The requirement for exposure to a particular photoperiod in order to effect induction can be profoundly modified by temperature. Examples include the SDP strawberry, which is strictly photoperiodic only at temperatures above about 15°C (Guttridge, 1985) and Clarkia amoena, which is day-neutral at 20-24°C but is an LDP at lower temperatures (Halevy and Weiss, 1991). Many other similar interactions have been recorded (Vince-Prue, 1975 and see Appendix I). In a few cases, temperature has been shown to influence the induction process in the leaf. Perilla (green) is a SDP at 22°C but will flower in continuous light when maintained at 5°C; a single leaf from a plant induced to flower by exposure to low temperature acted as a donor of flowering when grafted to a receptor plant maintained in continuous light at 22°C (Deronne and Blondon, 1977). Similarly, in Pharbitis, there was little flowering response when cotyledons were removed after 10 days in continuous light at 13/14°C but the number of flower buds was the same as in intact plants when they remained for a further 2 days at 23°C before excision (Shinozaki and Takimoto, 1982). In the majority of cases, however, it is not known whether changes in temperature modify the induction process in the leaf or other components of the overall flowering response. Interactions between temperature and photoperiod are not always found, however, even when flowering is responsive to both environmental factors (Roberts et al., 1985).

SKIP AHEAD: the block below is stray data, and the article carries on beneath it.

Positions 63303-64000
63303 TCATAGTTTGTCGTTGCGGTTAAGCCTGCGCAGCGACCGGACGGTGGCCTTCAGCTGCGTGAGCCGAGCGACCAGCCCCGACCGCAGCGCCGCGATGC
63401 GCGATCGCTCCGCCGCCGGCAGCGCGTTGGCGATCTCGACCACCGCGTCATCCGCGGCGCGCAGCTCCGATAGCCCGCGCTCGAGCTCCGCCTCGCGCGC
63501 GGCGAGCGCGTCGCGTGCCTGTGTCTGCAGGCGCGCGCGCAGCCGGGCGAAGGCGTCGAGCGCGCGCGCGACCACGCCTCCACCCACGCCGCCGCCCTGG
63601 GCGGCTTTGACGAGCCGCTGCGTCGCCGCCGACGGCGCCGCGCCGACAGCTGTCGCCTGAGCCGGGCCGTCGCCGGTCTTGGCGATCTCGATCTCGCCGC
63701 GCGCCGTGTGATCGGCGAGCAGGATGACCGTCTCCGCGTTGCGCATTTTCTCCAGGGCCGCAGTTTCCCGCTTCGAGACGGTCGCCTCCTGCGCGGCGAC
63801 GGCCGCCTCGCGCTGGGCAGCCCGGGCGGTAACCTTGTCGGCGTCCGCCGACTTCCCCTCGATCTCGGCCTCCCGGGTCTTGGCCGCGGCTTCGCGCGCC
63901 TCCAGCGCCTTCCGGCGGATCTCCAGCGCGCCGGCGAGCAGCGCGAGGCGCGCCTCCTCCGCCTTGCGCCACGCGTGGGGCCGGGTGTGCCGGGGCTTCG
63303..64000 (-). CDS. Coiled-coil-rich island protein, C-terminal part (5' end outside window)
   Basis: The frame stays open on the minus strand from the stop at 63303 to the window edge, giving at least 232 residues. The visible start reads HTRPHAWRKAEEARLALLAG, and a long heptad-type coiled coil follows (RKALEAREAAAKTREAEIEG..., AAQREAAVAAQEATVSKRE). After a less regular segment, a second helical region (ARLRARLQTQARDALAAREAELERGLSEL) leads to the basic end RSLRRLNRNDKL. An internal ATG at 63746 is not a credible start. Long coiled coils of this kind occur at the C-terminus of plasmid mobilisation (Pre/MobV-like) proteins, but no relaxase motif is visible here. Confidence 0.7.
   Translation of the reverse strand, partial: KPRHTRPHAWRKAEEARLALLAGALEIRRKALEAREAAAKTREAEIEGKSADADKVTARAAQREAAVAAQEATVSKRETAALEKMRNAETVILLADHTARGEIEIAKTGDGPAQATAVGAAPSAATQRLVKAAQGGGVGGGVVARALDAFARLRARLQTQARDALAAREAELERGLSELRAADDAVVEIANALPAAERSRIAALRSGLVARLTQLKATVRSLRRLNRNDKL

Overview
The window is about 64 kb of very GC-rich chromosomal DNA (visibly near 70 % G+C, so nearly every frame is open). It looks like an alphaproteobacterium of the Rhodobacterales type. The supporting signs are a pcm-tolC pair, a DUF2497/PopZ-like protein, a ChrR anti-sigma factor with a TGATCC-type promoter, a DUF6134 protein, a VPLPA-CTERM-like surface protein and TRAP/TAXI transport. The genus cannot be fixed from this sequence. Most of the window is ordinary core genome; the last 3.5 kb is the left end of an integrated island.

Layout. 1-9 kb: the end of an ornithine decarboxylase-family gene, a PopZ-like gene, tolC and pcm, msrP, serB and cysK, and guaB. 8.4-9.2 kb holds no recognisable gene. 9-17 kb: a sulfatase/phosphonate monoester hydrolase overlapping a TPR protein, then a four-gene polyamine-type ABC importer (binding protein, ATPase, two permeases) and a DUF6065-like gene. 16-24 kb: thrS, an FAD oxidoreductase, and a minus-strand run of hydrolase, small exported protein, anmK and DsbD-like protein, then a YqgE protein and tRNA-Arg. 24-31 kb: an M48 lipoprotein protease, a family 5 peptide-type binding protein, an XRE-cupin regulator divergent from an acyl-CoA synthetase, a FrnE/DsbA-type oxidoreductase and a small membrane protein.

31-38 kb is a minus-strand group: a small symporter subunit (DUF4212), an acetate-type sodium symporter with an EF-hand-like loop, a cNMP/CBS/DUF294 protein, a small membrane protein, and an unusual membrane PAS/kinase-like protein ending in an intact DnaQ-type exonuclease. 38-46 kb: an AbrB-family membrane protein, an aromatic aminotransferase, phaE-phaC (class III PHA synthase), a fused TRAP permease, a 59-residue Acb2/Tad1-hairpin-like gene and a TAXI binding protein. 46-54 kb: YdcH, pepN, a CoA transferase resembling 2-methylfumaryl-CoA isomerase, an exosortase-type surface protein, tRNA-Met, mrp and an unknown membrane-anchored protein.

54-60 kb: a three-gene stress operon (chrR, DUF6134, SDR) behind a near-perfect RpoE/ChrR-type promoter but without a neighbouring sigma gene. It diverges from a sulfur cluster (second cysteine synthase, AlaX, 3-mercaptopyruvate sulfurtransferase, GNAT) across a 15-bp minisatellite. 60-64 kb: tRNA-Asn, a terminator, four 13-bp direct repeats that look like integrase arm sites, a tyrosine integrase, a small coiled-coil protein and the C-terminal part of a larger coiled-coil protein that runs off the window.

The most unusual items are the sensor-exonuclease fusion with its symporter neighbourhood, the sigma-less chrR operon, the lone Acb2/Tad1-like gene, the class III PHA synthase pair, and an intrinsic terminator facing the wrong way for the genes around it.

Insensitivity to temperature is a characteristic of circadian rhythms and temperature usually has little effect on the time of maximum sensitivity to a night-break (Chapter 2). In contrast, the critical nightlength has been shown to be markedly influenced by temperature, although there is considerable variation between species in the extent to which this occurs (Fig. 6.5). Little effect was observed in the SDP Chenopodium, Lemna and Xanthium, but both the SDP Pharbitis and the LDP Hyoscyamus showed a strong dependence of CNL on temperature. The effect is presumed to occur in the leaf, although this has not been strictly demonstrated.
FIG. 6.5. Effects of temperature on the length of the critical dark period for flowering. Adapted from King, 1979.
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